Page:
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Police Officer Will Not Be Charged For Killing Napster Exec While Texting And Driving — Because It's Apparently OK For Police To Do That

Milton Olin
Milton Olin

Milton Olin / LinkedIn

Napster COO Milton Olin.

Los Angeles County sheriff's deputy Andrew Wood will not be charged for fatally running over former Napster COO Milton Olin Jr. in his patrol car while the officer was typing a message into his computer.

We first saw the news on Valleywag, but there is good coverage in the Daily News and LAist.

The instance exposes the different way that law enforcement officials are treated versus civilians in cases where a person is killed because of texting while driving.

It's illegal to text and drive in California; the state has a specific law against it. Civilians caught doing it can expect to face charges. But a report from the Los Angeles District Attorney's office shows that the rules may be applied differently to cops.

The incident involving Olin and Wood happened in December 2013 in Calabasas, California. Olin, a key figure at the peer-to-peer music-sharing company that pioneered the online music download industry, was cycling in the bicycle lane when he was killed instantly by Wood's patrol car.

Wood drifted into the bicycle lane while typing a reply to a colleague who wanted to know whether any other officers were required to attend a fire reported at a high school he had just left. He was trying to tell the other officer that no further backup was needed.

The Los Angeles District Attorney's report into the incident says that even though it is illegal to text and drive, Wood was not negligent because police officers are expected to respond quickly to messages from colleagues:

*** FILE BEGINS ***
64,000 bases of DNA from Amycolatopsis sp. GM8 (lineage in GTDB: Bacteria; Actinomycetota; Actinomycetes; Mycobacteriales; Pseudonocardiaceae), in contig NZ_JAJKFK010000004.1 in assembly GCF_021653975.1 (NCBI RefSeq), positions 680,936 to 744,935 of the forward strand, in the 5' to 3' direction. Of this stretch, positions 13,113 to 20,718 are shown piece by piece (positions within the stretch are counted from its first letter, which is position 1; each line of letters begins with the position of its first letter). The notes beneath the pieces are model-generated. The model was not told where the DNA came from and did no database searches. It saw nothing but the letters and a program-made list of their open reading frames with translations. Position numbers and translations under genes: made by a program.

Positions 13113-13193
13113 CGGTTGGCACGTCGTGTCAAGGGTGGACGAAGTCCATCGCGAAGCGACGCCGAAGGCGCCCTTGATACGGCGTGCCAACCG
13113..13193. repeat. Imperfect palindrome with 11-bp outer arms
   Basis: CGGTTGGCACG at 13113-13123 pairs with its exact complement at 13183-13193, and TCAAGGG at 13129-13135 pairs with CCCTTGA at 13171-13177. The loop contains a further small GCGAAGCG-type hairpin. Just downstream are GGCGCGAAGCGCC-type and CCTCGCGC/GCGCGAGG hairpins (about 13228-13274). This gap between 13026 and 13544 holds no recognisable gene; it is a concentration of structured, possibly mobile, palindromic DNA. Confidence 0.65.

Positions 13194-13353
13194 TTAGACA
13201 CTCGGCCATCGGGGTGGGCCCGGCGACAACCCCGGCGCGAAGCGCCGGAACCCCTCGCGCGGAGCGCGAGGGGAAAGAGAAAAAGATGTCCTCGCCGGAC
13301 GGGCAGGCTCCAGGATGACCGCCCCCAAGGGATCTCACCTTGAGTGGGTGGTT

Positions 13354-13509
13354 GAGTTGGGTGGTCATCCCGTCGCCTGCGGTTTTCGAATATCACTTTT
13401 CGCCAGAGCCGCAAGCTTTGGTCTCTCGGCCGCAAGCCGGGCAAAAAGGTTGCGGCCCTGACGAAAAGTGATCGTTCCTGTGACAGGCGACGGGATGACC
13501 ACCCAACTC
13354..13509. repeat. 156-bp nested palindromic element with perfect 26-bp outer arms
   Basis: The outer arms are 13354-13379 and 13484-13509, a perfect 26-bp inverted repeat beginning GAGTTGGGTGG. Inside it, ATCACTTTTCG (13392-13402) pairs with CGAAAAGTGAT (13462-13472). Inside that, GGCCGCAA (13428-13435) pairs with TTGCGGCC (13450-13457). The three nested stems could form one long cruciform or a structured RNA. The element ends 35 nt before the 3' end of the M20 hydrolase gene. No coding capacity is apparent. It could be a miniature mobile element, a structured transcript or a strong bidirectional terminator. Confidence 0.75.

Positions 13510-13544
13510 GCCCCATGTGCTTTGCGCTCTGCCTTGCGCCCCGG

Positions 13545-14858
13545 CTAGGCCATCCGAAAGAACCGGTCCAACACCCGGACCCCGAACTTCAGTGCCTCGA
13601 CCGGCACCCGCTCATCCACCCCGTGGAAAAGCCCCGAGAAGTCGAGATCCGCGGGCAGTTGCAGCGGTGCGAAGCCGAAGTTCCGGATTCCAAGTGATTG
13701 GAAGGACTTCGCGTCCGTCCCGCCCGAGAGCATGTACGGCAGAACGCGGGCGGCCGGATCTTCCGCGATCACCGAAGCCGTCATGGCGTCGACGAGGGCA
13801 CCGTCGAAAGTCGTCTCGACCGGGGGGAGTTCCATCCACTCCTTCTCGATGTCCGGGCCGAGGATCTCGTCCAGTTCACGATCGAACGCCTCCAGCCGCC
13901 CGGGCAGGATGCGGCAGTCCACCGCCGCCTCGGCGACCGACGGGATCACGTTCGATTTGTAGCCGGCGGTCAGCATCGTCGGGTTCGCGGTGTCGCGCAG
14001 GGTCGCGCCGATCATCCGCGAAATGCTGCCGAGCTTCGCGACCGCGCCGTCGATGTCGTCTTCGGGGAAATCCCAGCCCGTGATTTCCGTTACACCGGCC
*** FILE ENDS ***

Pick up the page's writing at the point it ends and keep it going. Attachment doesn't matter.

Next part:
LA County District Attorney
LA County District Attorney

LA County District Attorney's Office

Wood had also been texting his wife from his personal phone minutes before the crash, but those texts were not thought to have contributed to Wood's inattention while driving, the DA's office said.

In a statement taken at the scene, Wood claimed that Olin had veered into his lane. The DA reported that the opposite was true.

Deputy who killed ex-Napster COO will not be charged b/c he was answering work email http://t.co/cbtnJdtzxU pic.twitter.com/ikk50MQmmD

— daniel (@cyclingreporter) August 28, 2014

Many of Los Angeles' cyclists are furious at the lack of charges, according to the LAist. "To say biking advocates are unhappy with the DA's decision to not press charges is an understatement."

There is a petition to prosecute Deputy Andrew Wood on Change.org.

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